China home prices rise at fastest rate in almost 2 years
BEIJING â€¢ China's home prices accelerated last month at the fastest pace in nearly two years, a sign that Beijing's efforts to boost a slowing economy may once again be heating up frothy real estate markets.
While solid growth in the sector could cushion the impact of a vigorous multi-year government crackdown on debt and escalating trade tensions with the United States, it could also stoke fears of a bubble.
Average new home prices in China's 70 major cities rose 1.4 per cent in August from a month earlier, higher than July's reading of 1.1 per cent, Reuters calculated from an official survey published on Saturday.
That marks the fastest gain since September 2016 and the 40th straight month of price hikes, Reuters calculations show, despite curbs to rein in a near-three-year real estate boom that has spilled from megacities to the hinterland.
In a sign of broadening market strength, 67 out of the 70 cities surveyed by the National Bureau of Statistics (NBS) reported a monthly price rise for new homes, up from 65 in July. Only one city - Xiamen in the south - had an actual price fall.
Compared with a year ago, new home prices climbed 7 per cent, speeding up from July's 5.8 per cent rise, the NBS data showed.
"Property price gains this year are due to looser credit and the delayed effect of strong government stimulus introduced in previous months to reduce inventories, which will slowly kick in," said Hwabao Trust analyst Nie Wen.
Chinese policymakers have rolled out measures to support growth this year, including cutting the sum of cash some banks must hold as reserves several times to boost lending to smaller businesses.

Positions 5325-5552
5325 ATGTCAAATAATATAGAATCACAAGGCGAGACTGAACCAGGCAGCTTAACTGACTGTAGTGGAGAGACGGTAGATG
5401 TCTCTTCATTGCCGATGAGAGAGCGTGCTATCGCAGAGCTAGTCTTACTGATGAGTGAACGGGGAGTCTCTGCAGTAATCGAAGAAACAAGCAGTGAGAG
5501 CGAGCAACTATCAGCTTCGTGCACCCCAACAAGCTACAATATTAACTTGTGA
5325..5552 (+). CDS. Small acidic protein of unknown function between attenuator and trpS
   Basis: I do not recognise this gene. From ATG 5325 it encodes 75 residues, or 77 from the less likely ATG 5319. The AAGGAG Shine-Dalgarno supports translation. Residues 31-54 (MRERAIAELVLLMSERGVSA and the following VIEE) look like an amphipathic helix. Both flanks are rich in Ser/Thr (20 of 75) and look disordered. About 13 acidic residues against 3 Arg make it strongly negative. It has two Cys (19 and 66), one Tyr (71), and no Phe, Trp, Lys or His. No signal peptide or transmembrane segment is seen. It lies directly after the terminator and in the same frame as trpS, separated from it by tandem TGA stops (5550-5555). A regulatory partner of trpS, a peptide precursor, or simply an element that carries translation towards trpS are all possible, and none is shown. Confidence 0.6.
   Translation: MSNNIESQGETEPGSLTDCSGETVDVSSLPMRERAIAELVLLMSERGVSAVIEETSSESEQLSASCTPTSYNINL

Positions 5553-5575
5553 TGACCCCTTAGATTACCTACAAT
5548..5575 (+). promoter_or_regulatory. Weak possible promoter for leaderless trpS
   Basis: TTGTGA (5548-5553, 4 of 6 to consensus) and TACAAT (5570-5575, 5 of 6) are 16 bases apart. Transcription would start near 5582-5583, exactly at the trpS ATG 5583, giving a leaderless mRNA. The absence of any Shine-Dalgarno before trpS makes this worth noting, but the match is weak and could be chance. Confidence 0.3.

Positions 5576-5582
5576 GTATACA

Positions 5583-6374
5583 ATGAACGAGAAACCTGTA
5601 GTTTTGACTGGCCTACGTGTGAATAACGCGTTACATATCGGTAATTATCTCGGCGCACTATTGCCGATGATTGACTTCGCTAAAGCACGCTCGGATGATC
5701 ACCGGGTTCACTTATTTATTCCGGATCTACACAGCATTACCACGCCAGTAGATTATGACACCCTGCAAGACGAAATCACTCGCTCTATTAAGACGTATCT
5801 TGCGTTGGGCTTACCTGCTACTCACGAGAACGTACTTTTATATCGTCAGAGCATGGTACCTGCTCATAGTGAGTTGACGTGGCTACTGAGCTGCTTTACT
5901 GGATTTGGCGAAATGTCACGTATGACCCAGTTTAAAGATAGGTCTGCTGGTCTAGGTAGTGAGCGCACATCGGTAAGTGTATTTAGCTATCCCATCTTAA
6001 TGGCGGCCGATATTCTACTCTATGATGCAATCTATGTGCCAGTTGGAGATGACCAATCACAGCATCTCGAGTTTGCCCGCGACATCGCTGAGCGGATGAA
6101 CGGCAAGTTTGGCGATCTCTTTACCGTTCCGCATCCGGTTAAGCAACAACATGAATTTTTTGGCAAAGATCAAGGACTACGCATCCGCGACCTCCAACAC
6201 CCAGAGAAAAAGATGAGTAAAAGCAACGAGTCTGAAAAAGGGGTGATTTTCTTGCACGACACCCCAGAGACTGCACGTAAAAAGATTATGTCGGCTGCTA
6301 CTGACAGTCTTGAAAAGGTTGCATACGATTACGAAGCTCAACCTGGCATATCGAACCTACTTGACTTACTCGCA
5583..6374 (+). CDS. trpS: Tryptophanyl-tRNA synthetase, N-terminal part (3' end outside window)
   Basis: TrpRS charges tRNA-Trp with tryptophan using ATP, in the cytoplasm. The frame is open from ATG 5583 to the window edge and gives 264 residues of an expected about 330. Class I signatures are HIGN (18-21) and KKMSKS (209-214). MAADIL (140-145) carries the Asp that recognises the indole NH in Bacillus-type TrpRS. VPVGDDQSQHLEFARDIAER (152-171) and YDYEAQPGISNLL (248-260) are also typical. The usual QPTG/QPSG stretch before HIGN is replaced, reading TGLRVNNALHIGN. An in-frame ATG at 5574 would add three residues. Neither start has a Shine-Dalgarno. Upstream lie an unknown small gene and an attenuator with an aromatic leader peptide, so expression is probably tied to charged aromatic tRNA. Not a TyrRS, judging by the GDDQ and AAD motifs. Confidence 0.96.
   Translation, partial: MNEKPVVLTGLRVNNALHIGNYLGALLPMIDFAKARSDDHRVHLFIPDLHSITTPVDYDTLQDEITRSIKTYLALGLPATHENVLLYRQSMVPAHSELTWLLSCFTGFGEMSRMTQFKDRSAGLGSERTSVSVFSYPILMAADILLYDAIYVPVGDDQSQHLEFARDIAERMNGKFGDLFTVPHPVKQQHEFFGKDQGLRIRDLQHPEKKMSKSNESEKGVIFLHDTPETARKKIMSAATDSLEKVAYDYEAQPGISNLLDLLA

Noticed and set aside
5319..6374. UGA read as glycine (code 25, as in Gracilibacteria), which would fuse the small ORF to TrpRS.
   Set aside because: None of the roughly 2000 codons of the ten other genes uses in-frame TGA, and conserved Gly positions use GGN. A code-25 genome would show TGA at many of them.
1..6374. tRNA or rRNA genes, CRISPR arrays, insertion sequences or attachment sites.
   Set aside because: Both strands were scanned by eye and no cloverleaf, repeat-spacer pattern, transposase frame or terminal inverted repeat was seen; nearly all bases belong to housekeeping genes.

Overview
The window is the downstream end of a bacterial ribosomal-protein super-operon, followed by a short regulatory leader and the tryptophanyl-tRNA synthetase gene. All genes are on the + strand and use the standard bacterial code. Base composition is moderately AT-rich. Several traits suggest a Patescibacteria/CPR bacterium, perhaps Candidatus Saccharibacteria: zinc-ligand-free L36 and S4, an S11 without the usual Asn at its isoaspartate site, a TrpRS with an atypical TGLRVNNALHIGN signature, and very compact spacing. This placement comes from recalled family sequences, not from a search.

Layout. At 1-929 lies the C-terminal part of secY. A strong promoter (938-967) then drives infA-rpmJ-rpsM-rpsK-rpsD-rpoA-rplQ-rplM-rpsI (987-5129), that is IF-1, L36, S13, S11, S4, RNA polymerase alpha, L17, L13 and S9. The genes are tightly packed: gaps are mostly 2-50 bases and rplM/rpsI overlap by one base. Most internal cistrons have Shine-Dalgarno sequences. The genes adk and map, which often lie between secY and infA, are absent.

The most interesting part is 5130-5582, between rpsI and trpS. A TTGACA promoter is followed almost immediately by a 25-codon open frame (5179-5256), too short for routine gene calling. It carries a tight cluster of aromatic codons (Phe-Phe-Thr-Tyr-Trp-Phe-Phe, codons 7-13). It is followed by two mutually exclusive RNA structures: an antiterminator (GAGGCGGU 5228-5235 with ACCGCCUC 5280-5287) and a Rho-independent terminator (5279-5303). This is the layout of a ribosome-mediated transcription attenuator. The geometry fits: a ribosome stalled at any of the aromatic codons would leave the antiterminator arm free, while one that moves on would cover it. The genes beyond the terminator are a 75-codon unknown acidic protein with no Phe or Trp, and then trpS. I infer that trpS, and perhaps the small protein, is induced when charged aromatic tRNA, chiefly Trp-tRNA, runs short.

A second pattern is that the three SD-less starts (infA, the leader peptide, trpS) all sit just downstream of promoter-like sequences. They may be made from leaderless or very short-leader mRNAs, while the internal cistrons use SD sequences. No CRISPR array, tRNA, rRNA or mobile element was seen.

August price growth in the 35 small cities that the official survey tracks was more robust than in larger cities, rising 2 per cent from a month ago, the NBS said in a statement accompanying the data. The top price performer in August was Wuxi, a third-tier city near Shanghai, whose prices soared 3.4 per cent month on month, NBS data showed. That comes even as many less-regulated smaller cities are expected to gradually tighten curbs.
China's four biggest cities - Beijing, Shanghai, Shenzhen and Guangzhou - posted an average monthly price gain of 0.3 per cent, compared with an increase of 0.2 per cent in July. While many property analysts believe the authorities will be more cautious about stimulating property investment than in past downturns, some suspect additional funds will inevitably flow into the market as investors look for opportunities.
The latest data from China's central bank showed household loans, mostly mortgages, rose to 701.2 billion yuan (S$140.2 billion) last month from 634.4 billion yuan in July, accounting for 54.8 per cent of total new loans in August.
China's real estate investment moderated in August on slower construction and home sales. A recent Reuters poll showed that sentiment on China's property market has become more bullish as analysts expected home prices to rise 5 per cent this year, faster than previously thought.